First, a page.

The year is half gone, leaving little time for IBM to increase revenue, for data center managers to fill Linux admin positions and for IT staffers to prepare for a change in their jobs before year-end assessments.
The biggest news stories of the first half of 2015 show that data center jobs will undergo transformations thanks to new trends and emerging technologies -- in cooling and IT processes.
1The IBM revenue drop-
Big Blue is seeing red
The 2014 earnings report showed that IBM continues its downward spiral, led by its server hardware business.
It's the same story again this year: Big Blue is in the red, continuing its drift downhill. Despite its confidence in cloud, mobile and analytics strategies, the software group's performance is not expected to improve much in 2015. Some think IBM should buy into a new market, such as cybersecurity, despite growth in cloud analytics, mobile, social and security product sales. Continue Reading
2Linux skills pay off-
A call for open source talent
If you have the right Linux qualifications -- skills and certifications -- you're likely to land a well-paid job thanks to high demand in the Linux market.
Due to the rise of open cloud platforms, security and software-defined networking, the Linux job market is hotter than ever. Organizations are seeking skilled Linux admins to fill positions -- and they're willing to put up big money, especially if you have a certification. There isn't much supply in Linux talent; hiring managers are finding it difficult to find contenders. Blame Microsoft: Some IT pros are hesitant to transition to open source because they're more familiar with Windows. Continue Reading
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3Stay cool, lose the CRAC-
Replace CRACs in the data center
Budget, energy efficiency and environmental concerns are all major data center considerations. But when it comes to cooling, how can you improve all three?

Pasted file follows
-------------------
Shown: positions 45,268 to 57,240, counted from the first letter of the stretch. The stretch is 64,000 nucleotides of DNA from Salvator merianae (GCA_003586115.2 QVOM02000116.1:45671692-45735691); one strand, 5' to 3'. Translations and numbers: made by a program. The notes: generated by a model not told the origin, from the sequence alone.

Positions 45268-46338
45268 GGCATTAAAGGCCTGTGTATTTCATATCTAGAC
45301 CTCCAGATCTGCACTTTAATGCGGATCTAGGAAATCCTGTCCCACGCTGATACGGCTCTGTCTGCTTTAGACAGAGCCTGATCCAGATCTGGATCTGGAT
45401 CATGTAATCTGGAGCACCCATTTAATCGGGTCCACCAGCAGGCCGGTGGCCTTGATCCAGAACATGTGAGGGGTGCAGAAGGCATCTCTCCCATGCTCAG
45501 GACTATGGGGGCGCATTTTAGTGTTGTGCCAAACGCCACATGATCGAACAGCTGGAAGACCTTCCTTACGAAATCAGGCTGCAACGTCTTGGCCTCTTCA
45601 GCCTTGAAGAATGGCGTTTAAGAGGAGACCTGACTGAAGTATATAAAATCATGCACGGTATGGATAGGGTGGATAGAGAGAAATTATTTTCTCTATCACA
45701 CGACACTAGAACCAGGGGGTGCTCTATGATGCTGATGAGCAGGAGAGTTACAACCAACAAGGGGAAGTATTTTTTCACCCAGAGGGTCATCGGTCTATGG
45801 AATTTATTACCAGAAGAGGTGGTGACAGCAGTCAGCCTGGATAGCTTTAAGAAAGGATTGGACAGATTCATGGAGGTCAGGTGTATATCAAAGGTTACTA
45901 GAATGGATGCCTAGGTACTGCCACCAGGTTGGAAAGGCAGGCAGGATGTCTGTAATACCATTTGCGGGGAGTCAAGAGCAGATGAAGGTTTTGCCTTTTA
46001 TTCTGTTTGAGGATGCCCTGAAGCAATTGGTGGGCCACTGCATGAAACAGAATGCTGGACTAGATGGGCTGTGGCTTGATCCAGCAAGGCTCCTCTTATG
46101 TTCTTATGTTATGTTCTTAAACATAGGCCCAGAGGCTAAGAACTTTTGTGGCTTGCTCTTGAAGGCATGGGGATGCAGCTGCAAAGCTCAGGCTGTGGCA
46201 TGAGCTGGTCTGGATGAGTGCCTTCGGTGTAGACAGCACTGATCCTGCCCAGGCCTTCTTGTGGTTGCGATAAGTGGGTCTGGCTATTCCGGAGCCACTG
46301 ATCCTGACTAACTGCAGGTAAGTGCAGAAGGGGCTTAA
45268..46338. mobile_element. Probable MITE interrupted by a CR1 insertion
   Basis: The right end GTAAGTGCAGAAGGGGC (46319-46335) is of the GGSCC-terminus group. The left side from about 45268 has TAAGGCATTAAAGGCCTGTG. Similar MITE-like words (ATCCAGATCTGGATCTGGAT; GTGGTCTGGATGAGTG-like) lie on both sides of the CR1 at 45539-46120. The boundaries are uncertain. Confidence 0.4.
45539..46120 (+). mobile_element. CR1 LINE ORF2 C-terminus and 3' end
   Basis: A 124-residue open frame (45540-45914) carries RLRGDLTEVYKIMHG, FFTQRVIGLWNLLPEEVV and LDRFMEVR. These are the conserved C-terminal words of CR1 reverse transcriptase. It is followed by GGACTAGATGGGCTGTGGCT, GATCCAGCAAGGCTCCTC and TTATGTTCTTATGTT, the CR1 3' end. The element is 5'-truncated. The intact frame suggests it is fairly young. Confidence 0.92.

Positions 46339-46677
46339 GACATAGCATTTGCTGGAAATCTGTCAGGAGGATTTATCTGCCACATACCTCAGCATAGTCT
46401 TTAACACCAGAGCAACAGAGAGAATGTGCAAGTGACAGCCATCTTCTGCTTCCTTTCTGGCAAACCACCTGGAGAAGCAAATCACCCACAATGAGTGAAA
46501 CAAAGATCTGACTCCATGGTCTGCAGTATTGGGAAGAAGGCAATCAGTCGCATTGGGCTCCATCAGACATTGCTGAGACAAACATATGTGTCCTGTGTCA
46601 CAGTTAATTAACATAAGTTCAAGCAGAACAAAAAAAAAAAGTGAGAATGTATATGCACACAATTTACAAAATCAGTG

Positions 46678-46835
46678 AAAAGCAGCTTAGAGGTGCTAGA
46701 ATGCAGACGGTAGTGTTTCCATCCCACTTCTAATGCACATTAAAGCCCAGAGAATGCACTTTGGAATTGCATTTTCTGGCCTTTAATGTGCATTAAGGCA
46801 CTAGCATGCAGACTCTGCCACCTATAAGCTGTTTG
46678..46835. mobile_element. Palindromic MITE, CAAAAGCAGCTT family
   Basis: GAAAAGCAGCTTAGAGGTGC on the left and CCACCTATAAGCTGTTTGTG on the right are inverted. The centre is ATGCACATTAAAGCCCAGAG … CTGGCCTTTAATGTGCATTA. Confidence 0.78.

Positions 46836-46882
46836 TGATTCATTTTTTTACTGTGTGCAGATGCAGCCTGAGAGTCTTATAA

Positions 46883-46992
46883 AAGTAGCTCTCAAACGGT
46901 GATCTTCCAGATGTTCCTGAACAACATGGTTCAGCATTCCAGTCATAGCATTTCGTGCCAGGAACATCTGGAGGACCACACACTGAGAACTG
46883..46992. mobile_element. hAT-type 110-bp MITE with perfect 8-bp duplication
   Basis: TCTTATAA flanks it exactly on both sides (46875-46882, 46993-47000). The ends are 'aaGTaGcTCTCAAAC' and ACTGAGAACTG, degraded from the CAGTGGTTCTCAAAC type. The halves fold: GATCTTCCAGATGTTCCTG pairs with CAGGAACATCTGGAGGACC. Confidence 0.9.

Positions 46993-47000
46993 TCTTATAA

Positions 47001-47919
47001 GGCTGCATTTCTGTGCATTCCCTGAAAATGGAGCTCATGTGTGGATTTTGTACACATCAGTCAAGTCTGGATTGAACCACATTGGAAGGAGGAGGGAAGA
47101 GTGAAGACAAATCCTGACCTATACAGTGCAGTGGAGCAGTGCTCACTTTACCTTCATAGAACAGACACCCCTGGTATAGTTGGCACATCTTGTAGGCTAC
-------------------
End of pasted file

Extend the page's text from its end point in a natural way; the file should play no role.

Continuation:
Computer room air conditioning (CRAC) isn't going anywhere soon, but it will likely be replaced with a mixture of free cooling, liquid cooling and chilled-water cooling by 2023. With liquid cooling creeping into its chill zone, the CRAC better watch its back. Vendors are responding to the push for a green, cost-effective method of cooling with technologies that decrease energy consumption and lessen the environmental impact. Chilled-water and liquid immersion cooling markets are growing. Continue Reading
4Cloud's effect on your job-
Is your data center job safe?
Cloud computing will change the data center in ways that may force the people who work there out of jobs and into new silos.
If cloud computing replaces your traditional server racks, what does that mean for your position in the data center? Corporate-owned data centers are becoming less common due to cloud computing and the Internet of Things (IoT). So, what happens to these IT pros who are suddenly out of a job? Follow your data and move to the cloud. There are 3.9 million jobs associated with cloud computing in the U.S today and 384,478 of them are in IT. Continue Reading
5Data center trends-
Trends come and go -- sometimes for the better. But some trends walk into the data center and don't leave for quite some time.
Emerging data center trends affect the way facilities operate. Among those trends are IoT, software-defined infrastructure, predictive intelligent infrastructures and scarcity of IT skills. Projected to last beyond 2015, these trends will change data, operations and data center jobs. Much of the data produced by IoT will be sent to the cloud, for example. Continue Reading